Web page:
How was your first day of school startup? When you compare your first day of school to today, is there an improvement in performance, optimization and stress-reduction? School buses have been rolling for a month or two now, depending on when your school started, and the topic of safety remains top of mind.
According to a recent study from the University of Michigan Health, 31 percent of parents with elementary school children reportedly worry about safe passage to and from school.
The National Poll on Children’s Health published by the C.S. Mott Children’s Hospital found that 48 percent of parents said their children walk through an area consisting of passenger vehicles picking up or dropping off students at their school campus, with 28 percent saying they think it is likely a child will get hurt near a passenger vehicle or bus drop-off area.
Last month, AAA reminded motorists to be cautious when approaching a school bus with its red lights flashing and stop arm extended. It noted that vehicle crashes are the leading cause of death for children and adolescents, and nearly one-third of child pedestrian fatalities occur during the afternoon and evening school commute time of 3 p.m. to 7 p.m.
Traveling to and from school on the school bus has the safest record of getting students where they need to go. However, over the past five years, 28 students were killed in the “Danger Zone” of bus stops, an average of almost six fatalities per year. Of these deaths, 65 percent occurred were while crossing the street.
According to the one-day illegal passing survey tallied by the National Association of State Directors of Pupil Transportation Services (NASDPTS), from 2019 over 107,000 of the nation’s 500,000 school bus drivers reported that 81,841 vehicles illegally passed their buses across the 31 states that participated. NASDPTS said those violations equated to 17 million violations occur-ring nationwide over a 180-day school year
How do we improve safety on and around the school bus? I recommend starting with parents, as they have the most vested interest in their child’s safety. The burden of school bus safety can’t fall solely on school transportation and the school bus driver.
Jeff Cassell from the School Bus Safety Company shared some recommendations to help mitigate against potential tragedy around the school bus. He suggested reducing the number of students who cross the street to and from the bus stop as much as possible, teaching students about safe crossing procedures, informing parents of the correct crossing procedures, making sure school bus drivers enforce the correct crossing procedures, and considering an extended stop arm on the bus to make sure passing cars stop. He also suggested engaging parents and students with these tips:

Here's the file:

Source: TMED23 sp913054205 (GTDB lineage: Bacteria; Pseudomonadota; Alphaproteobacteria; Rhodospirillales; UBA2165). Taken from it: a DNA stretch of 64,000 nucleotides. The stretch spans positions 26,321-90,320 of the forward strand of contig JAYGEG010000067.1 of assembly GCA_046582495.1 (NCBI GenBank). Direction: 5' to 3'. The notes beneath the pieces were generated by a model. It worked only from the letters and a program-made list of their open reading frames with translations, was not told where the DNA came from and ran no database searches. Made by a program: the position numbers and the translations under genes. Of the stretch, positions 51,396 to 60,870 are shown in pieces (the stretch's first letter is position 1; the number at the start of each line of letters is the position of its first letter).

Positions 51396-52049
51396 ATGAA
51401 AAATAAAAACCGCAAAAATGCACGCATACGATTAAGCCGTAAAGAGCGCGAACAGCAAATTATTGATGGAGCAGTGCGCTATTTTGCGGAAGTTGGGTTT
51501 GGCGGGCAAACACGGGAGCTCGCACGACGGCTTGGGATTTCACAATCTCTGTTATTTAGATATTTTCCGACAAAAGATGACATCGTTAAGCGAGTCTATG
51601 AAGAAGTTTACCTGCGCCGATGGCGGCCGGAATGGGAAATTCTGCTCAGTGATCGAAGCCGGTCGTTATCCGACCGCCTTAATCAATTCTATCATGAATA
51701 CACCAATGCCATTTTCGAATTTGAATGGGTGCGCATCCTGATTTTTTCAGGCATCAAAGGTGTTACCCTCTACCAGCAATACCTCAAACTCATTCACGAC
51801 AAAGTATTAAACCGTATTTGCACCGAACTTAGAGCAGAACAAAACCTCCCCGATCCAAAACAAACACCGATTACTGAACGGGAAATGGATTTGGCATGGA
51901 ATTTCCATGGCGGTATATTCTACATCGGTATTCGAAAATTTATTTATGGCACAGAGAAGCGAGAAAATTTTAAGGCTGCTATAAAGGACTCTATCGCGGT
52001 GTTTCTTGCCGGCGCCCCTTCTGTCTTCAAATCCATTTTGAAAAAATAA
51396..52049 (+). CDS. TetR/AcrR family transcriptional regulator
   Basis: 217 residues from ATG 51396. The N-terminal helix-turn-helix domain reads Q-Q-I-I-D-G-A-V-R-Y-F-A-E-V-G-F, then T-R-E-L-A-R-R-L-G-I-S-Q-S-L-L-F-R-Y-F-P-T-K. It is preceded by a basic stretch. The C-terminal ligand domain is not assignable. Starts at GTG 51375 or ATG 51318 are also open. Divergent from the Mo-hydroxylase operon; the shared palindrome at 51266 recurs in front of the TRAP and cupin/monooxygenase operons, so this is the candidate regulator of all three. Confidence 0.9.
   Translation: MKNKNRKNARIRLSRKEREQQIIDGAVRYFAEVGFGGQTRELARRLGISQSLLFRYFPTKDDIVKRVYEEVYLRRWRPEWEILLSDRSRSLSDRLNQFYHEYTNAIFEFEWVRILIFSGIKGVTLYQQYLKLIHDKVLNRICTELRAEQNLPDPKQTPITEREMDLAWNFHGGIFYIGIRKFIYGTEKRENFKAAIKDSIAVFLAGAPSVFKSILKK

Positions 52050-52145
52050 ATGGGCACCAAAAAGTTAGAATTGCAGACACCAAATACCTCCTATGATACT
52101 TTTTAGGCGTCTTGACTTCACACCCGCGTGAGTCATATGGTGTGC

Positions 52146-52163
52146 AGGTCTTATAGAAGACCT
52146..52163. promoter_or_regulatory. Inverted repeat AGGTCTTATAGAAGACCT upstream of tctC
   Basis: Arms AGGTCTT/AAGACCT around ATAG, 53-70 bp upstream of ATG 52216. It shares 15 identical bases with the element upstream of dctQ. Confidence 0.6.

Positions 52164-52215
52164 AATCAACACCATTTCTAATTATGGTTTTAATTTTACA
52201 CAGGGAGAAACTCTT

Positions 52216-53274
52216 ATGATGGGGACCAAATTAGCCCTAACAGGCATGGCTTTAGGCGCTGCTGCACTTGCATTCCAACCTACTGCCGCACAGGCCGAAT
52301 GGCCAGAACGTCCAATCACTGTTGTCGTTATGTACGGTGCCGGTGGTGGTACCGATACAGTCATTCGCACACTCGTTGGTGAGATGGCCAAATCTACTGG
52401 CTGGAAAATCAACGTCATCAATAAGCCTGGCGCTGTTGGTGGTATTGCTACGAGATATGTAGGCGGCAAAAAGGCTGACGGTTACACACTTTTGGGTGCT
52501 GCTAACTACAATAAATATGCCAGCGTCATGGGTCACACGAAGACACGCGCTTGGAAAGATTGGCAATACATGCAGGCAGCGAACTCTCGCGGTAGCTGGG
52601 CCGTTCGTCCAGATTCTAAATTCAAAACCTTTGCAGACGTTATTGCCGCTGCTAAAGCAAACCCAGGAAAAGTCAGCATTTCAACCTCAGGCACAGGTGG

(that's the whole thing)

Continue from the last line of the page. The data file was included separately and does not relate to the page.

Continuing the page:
In the Morning:
Wait on the side of the road, at least 10 feet (five big steps) from the edge of the roadway. After the bus has stopped, look at the driver and await instruction.When the driver signals you to cross, walk to the edge of the roadway look left, right and left again. If clear, walk directly across the street. Do not run. If you are unsure about any moving vehicle, stay where you are and wait until that vehicle has completely stopped.
In The Afternoon:
When you exit the bus, walk 10 feet (five big steps) directly away from the bus. Turn left and walk to at least 10 feet (five big steps) ahead of the front of the bus. If the bus has a crossing gate, you should be beyond the end of the crossing gate. Look at the driver, when the driver signals you to cross, walk to the edge of the bumper and stop. Now, look left, right and left again. If all clear, look back at the driver. The driver will signal you to complete the cross-ing. Walk directly across and do not run.
For School Bus Safety week next month, let’s share these messages with everyone involved. If we follow these recommendations, we can prevent many of the crossing tragedies. As an industry, we always can improve because being 100 percent all the time isn’t easy. But if it can save a child’s life, it is well worth the effort. Keep your school bus drivers, kids and parents informed about safe behaviors around the school bus. I wish you a safe and successful school year!
Editor’s Note: As reprinted in the September 2022 issue of School Transportation News.
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